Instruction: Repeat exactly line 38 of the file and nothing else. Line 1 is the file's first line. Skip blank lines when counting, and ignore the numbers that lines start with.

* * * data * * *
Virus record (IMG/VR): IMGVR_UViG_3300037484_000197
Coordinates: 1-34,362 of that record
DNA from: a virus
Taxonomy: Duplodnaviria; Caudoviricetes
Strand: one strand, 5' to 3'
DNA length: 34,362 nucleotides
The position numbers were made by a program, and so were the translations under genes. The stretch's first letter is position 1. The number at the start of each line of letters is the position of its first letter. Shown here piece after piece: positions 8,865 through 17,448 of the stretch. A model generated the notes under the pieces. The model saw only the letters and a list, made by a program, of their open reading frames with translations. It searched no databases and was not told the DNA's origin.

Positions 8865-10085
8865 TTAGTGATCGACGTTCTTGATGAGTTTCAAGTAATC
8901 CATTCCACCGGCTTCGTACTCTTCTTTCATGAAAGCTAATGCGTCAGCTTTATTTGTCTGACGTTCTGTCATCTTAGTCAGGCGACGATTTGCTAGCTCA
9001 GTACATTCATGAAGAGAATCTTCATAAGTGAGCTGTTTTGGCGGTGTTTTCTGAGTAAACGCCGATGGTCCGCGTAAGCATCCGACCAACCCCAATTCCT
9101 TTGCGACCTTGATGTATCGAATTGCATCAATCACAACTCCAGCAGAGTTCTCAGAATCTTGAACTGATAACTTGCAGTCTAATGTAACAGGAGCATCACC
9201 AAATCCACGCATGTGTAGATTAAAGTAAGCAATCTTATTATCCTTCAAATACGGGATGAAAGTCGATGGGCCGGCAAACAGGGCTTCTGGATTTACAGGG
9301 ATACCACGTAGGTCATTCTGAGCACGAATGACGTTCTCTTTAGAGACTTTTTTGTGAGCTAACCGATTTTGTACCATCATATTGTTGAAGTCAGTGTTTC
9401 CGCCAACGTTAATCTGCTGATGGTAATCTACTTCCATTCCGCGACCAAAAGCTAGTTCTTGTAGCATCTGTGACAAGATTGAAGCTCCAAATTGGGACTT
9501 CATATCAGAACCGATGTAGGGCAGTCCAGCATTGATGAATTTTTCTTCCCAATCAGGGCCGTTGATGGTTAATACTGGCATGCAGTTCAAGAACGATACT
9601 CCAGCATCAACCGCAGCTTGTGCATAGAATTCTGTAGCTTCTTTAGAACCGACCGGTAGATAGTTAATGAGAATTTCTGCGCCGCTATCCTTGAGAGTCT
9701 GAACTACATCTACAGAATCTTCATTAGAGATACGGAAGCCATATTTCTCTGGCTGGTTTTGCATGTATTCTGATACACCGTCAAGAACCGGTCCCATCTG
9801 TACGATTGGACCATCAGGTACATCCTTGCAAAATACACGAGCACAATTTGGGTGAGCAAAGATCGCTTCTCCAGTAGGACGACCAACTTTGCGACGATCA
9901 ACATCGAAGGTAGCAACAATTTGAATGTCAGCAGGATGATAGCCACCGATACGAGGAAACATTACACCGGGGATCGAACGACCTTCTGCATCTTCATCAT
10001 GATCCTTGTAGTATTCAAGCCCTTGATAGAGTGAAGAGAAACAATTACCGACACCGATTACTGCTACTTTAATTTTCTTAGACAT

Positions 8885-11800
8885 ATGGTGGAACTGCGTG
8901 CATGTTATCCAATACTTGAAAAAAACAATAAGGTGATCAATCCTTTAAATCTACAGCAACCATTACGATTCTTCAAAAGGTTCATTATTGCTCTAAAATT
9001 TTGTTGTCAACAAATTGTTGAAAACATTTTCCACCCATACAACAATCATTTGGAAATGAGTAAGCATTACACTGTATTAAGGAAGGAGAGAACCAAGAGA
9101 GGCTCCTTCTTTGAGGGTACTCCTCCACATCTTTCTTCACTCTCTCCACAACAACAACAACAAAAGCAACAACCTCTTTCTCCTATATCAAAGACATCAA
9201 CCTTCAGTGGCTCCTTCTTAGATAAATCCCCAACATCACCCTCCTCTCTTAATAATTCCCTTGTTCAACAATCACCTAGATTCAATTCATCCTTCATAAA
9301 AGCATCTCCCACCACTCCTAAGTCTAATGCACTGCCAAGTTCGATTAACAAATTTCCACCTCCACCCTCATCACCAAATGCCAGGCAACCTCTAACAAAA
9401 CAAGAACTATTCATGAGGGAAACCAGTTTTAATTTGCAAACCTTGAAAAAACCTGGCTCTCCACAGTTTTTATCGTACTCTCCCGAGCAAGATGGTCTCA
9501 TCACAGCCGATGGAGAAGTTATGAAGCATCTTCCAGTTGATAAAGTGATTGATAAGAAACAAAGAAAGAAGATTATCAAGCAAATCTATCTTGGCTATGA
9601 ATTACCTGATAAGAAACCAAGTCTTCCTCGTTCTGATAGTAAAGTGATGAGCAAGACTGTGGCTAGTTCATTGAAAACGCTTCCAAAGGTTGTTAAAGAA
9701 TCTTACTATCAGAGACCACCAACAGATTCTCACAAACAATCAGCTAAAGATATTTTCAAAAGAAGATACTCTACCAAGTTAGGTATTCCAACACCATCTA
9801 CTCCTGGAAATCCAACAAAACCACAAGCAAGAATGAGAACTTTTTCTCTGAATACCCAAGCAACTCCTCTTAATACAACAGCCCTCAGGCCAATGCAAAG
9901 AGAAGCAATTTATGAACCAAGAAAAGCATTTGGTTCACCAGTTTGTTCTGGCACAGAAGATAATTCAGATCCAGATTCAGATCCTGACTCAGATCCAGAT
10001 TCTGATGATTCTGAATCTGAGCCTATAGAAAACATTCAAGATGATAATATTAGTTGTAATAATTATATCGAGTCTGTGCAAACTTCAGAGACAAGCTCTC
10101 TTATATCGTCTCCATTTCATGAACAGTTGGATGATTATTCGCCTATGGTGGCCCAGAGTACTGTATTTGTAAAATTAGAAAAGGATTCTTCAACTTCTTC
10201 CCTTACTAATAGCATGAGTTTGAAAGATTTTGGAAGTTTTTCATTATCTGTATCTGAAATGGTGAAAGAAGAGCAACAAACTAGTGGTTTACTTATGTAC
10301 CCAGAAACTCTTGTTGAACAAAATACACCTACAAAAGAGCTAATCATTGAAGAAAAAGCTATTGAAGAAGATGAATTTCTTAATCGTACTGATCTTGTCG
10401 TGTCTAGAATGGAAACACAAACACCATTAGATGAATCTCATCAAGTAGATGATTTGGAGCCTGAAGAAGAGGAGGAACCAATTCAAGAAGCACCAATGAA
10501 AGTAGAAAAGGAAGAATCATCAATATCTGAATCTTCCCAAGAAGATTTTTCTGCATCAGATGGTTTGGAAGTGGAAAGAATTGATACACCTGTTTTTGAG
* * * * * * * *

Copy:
10301 CCAGAAACTCTTGTTGAACAAAATACACCTACAAAAGAGCTAATCATTGAAGAAAAAGCTATTGAAGAAGATGAATTTCTTAATCGTACTGATCTTGTCG